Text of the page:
While dwelling in the wilderness Kusa seems to communicate with an unidentified invisible spirit or a divine power which seems to influence and guide him to appropriate actions. Flashback events and utterings strengthen the line of communication in the context of the film.

First person narrative is confined to Kusa. But the creators of the film have designed the film from the perspective of Kusa as well as that of Paba. Both Paba and Kusa receive the sympathy of the mature audience. The use of parallels and analogies strengthens the impact of the film. The paintings and sculpture and Veena recitals etc of Kusa represent his emotional instability. The caged beautiful parrot of Paba represents herself. The film is unusually virtual and extremely communicative. The events combined with music and dance too are symbolic. The creators have attempted to maintain a high sense of equilibrium pertaining to the symmetry of the film in texture, plot, design and the application of technology. Tissa Abeysekera's script has marked some changes deviating from the Jataka story texture. Language is finely lyrical and richly metaphorical. Many unrealistic episodes have been trimmed off. For instance the seven kings who wished to get married to Paba arrive after an invitation from Sakra.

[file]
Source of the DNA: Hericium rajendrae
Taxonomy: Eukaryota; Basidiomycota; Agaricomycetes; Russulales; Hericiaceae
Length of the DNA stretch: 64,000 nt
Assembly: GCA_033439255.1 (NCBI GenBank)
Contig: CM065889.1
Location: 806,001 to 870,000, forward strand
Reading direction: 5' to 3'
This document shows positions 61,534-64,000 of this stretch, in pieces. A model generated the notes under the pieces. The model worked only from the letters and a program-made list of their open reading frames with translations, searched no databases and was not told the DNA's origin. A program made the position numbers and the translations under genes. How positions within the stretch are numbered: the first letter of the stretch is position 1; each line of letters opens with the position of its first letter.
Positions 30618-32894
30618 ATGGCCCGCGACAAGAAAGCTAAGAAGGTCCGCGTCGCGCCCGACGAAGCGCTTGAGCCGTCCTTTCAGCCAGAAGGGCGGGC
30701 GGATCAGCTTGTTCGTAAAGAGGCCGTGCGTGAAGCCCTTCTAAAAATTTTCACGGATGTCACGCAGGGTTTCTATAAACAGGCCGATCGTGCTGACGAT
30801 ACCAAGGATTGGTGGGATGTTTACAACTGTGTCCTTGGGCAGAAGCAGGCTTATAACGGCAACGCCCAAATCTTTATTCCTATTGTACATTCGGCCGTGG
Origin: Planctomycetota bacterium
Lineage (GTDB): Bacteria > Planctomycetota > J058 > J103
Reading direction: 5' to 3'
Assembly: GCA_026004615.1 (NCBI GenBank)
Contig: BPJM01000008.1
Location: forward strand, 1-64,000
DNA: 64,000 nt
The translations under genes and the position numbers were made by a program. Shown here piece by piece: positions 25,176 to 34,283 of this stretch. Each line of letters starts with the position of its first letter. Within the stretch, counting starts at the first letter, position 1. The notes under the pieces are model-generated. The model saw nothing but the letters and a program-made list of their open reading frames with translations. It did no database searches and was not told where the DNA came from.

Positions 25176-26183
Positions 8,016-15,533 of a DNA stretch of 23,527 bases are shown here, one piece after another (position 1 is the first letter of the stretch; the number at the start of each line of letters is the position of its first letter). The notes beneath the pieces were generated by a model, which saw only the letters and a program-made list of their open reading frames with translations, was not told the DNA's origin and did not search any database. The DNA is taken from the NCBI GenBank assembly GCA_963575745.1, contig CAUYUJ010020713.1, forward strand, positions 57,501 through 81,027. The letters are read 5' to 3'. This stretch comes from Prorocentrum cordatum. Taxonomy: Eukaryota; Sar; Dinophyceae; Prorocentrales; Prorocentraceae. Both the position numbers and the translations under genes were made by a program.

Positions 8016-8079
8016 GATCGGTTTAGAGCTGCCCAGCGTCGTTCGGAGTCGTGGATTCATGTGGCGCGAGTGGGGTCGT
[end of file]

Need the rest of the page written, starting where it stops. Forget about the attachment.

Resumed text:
That is in accordance with the Jataka tale. But Tissa has altered this situation. They have been shown as ones who have been eyeing on marrying Paba even in the past and their wishes aflame when they came to know of Paba breaking off her ties with Kusa and has returned home to Sagalpura.

The main themes in the film evolve around the conflicts in the states of mind of a pretty young princess and that of a powerful, skilled and talented prince who is ugly.

The spirit of love forms the under current. The focus is sharp. But, the audience could interpret in different ways reflecting their own experiences, inclinations and views of the world. The non linear plot sequences of the film, let the viewers decide for themselves how the storyline progresses.

All the characters are well defined. Kusa (Jakson Anthony) fits very well into the physical and mental features of prince Kusa described in the Jataka story. He has great artistic talents.